Neuroscientist Luc Miller from the University of Lyon in France, in the course of a recent study, proved that the human body has a developed ability to supersensorize. In particular, he demonstrated that we can not only feel the touch of objects on our skin, but also react to the contact of these objects with other people.
This phenomenon in various forms has been known for a long time, but Miller's merit is that he studied the course of the process in the human brain. During 400 experiments, the subjects held wooden sticks and tried, without looking, to determine where the laboratory assistant touches their sticks with another stick. And although the difference in contact points was only a few mm, the accuracy of the answers reached 96%.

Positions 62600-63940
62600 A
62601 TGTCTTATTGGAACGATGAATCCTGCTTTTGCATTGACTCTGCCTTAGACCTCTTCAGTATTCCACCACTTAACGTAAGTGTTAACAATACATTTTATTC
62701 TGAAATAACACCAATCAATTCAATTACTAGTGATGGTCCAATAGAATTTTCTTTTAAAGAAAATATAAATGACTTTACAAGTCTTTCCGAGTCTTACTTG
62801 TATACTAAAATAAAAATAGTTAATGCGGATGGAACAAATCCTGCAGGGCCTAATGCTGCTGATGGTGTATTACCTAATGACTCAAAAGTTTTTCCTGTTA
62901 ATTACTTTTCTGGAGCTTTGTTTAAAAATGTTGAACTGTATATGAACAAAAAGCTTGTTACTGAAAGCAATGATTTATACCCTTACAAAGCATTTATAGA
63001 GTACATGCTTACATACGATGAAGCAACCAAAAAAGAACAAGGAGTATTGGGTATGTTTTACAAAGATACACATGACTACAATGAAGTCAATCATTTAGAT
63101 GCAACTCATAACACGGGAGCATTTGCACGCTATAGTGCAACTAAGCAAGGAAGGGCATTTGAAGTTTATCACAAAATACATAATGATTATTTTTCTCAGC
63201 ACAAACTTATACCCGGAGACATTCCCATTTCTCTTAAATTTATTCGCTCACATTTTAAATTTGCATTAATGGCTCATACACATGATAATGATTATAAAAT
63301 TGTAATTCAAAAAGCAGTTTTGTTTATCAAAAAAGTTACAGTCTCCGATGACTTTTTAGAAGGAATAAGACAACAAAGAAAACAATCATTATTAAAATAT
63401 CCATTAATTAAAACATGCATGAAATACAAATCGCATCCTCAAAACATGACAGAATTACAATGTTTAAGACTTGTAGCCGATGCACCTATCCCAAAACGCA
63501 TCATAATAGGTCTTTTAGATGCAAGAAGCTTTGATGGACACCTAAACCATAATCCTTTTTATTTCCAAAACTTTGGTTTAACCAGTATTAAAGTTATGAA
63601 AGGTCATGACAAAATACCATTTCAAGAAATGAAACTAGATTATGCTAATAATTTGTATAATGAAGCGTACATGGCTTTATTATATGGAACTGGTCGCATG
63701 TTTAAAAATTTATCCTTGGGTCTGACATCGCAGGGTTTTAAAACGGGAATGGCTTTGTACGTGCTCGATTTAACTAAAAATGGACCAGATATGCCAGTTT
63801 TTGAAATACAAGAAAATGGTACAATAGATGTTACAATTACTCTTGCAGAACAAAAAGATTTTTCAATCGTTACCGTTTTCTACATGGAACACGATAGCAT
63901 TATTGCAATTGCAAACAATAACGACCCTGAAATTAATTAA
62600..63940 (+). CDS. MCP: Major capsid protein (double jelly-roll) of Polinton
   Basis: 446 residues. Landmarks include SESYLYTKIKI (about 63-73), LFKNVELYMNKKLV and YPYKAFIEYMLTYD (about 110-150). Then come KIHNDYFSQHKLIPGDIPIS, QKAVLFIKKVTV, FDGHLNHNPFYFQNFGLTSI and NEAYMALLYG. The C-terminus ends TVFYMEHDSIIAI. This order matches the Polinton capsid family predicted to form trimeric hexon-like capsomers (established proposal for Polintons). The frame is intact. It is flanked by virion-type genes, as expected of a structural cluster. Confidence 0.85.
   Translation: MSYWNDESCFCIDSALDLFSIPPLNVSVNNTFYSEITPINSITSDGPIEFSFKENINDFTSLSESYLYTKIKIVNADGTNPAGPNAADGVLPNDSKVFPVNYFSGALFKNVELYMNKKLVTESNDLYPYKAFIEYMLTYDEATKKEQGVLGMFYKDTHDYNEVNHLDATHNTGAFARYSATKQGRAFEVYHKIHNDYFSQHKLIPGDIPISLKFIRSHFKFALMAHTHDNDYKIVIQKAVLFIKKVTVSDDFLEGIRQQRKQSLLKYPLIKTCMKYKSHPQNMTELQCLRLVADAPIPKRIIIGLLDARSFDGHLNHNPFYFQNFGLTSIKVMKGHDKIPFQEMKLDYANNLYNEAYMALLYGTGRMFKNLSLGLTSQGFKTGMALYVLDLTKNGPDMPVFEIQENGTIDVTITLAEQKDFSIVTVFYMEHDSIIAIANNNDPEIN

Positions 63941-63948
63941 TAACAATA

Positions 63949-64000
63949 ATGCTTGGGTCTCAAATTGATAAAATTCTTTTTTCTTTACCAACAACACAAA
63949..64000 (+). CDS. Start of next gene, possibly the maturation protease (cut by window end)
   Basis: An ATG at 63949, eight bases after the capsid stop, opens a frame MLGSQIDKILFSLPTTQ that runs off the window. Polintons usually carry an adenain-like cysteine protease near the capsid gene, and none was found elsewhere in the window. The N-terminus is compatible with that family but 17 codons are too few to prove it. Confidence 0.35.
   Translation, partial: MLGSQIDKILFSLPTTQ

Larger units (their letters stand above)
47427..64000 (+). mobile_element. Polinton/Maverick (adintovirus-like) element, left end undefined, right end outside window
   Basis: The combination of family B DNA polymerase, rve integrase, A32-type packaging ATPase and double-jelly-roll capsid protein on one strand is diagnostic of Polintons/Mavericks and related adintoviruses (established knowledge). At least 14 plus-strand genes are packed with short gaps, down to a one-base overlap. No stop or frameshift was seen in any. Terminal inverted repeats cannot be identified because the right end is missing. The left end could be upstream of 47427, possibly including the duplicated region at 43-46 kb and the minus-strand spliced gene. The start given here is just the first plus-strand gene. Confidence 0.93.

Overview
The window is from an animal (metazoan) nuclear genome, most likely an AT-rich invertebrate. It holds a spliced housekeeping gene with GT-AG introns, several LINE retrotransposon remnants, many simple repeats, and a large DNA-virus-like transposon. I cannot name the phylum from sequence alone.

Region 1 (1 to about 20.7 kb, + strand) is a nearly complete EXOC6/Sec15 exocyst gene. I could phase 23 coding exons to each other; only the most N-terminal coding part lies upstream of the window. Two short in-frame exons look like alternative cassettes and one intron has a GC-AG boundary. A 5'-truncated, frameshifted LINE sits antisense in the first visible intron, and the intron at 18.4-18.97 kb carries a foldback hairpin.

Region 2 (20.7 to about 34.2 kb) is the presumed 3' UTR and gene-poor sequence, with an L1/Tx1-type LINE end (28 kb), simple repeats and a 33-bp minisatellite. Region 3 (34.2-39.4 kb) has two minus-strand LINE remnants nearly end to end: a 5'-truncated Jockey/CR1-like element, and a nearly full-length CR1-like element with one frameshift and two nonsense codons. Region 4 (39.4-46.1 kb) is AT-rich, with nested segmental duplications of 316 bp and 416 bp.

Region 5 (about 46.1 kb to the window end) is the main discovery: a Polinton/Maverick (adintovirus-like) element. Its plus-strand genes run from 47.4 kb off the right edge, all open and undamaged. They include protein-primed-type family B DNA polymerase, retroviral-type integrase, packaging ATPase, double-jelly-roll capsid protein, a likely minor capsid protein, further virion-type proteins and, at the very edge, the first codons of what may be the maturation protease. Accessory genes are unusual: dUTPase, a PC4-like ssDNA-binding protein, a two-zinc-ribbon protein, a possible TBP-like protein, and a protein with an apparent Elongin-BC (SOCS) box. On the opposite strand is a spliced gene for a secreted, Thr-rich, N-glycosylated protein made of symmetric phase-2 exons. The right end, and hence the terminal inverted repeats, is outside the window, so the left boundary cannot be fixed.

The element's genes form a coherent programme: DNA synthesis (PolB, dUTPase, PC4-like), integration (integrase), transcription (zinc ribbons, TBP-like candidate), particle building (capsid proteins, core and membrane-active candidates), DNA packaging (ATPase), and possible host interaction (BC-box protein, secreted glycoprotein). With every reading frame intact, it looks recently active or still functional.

The data from the electroencephalogram showed amazing things - the brains of the subjects worked in a normal mode, the same processes took place in it as when they touched the skin. That is, the nervous system, as it were, made the rod an extension of itself, its additional sensor. Computer simulations have shown that it takes only 20 milliseconds for the brain to respond to vibrations generated in the stick when it comes into contact with another object.
Analyzing the results of the study, Miller's team concluded that they had found some important evolutionary tool. A person can not only use objects as an extension of the sense organs, he also has adapted to hold and use them so that it is more convenient to read signals. Now scientists hope that their development will serve the development of prostheses. Thanks to them, artificial limbs will receive the functions of sensors and will be able to transmit information about the environment as well as living parts of the body.